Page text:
Um, definitely not what I was expecting from this book at all.

    feels like it has a thousand characters and about the same number of elaborated back-stories. That is why I feel this book was struggling to reach cohesion and well-rounded message. Is it a mystery? A thriller? A religious, mythical satire? I don't know and I really didn't care in the end. I didn't feel like there was any point to the story and don't get me started on the ending.

    People of a little town,

    Um, definitely not what I was expecting from this book at all.

    feels like it has a thousand characters and about the same number of elaborated back-stories. That is why I feel this book was struggling to reach cohesion and well-rounded message. Is it a mystery? A thriller? A religious, mythical satire? I don't know and I really didn't care in the end. I didn't feel like there was any point to the story and don't get me started on the ending.

    People of a little town, conveniently called Bellhaven, discover a chapel in the woods. This “little piece of heaven” is healing and bringing peace to everyone who goes there, but at a price. They are losing control over themselves and they become addicted to this serene feeling of happiness and connection to their lost ones. I went into this book expecting a meaningful tale about the power and deception of religion, how dangerous it can be and so on. I got an action-packed disconnected plot.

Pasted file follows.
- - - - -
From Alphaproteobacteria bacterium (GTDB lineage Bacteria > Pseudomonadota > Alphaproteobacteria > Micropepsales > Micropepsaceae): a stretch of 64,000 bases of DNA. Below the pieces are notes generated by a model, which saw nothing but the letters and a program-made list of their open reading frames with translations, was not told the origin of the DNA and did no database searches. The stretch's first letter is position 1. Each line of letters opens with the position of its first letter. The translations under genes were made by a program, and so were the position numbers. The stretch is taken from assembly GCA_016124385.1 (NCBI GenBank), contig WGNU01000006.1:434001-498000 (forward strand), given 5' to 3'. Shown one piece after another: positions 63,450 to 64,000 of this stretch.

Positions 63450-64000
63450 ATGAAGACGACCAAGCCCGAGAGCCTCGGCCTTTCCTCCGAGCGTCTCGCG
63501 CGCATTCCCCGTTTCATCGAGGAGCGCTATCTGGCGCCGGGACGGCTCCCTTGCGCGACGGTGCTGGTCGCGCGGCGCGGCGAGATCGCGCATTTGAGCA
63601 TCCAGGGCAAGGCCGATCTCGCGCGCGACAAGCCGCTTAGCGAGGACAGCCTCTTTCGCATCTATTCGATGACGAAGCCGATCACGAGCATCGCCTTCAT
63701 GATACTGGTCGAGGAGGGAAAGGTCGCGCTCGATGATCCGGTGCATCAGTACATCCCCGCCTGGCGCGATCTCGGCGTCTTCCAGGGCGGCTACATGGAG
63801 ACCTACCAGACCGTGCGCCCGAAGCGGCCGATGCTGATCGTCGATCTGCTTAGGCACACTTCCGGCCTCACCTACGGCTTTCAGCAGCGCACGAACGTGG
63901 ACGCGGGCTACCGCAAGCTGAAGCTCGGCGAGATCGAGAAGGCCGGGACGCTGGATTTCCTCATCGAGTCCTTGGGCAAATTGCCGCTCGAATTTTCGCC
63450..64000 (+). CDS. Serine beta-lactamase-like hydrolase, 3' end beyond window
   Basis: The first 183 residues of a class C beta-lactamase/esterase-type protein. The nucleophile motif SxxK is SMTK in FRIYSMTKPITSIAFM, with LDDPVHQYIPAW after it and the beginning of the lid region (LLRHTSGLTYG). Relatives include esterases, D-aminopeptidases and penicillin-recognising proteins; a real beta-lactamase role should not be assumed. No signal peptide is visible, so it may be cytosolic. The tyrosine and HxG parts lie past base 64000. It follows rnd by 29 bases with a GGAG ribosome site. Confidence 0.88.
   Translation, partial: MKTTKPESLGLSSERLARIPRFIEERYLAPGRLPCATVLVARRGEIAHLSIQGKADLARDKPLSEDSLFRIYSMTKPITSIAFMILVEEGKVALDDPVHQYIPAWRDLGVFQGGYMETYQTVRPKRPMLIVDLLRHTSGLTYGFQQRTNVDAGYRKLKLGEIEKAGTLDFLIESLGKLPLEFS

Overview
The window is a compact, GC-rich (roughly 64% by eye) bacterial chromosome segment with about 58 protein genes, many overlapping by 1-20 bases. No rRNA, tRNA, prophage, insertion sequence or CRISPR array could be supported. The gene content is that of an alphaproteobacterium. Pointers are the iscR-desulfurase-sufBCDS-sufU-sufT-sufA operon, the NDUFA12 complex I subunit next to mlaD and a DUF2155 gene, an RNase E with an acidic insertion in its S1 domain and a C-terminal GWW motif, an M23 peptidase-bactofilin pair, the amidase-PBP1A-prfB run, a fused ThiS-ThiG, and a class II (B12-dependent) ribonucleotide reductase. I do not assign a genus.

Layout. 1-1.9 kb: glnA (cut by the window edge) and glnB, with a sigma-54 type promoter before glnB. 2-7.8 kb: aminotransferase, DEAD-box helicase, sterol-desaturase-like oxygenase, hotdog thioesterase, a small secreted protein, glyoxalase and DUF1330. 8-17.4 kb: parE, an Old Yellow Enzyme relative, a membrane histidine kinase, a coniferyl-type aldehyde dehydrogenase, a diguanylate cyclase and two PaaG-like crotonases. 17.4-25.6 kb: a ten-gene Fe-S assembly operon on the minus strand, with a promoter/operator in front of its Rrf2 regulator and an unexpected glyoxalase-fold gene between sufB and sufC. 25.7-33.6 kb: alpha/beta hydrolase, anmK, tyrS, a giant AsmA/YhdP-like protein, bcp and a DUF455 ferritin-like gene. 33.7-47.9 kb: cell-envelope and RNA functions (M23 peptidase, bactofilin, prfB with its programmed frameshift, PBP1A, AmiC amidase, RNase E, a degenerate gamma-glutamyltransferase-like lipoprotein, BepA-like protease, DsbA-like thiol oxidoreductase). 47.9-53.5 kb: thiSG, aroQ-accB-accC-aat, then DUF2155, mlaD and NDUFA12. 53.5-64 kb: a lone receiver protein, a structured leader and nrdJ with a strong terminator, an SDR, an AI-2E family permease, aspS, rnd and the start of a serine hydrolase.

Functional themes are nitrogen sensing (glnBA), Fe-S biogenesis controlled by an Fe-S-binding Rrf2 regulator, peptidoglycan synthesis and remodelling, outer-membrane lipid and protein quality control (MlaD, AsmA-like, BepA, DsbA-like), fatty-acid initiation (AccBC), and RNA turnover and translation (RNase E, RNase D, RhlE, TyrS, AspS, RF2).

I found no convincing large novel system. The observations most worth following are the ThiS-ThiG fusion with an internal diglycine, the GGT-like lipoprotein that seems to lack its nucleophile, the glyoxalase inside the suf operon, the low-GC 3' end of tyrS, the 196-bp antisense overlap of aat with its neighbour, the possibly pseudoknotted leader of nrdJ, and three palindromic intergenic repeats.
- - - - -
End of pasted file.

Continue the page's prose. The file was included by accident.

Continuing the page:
Our main character Ellsworth Newberry, was depicted as a dominant and guiding figure, unofficial sheriff of Bellhaven, and he was the one who discovered the bad ways of church-goers. He lost a leg in the war, his wife passed away, so it's no wonder he is grumpy and negative. But there is a difference between a likeable grumpy old man (like Ove from now popular

    and just plane Mr. Know-it-all who is rude and unkind. I didn't really buy his savior figure.

    Looking back over the time I spent reading this book, I get an intense feeling of dissatisfaction. Unimportant plot points; many long, slow parts where nothing happens, and even the more action-filled parts were not particularly interesting. Also, there was a confusing, probably symbolic-like number of birds that were mentioned, but I didn't feel like thinking about it.

    I got my e-book through NetGalley and I am very thankful for this reading opportunity.

  • Maxine (Booklover Catlady)

    Published 30 Jan 2018, archived 1 March 2018. Thomas Nelson.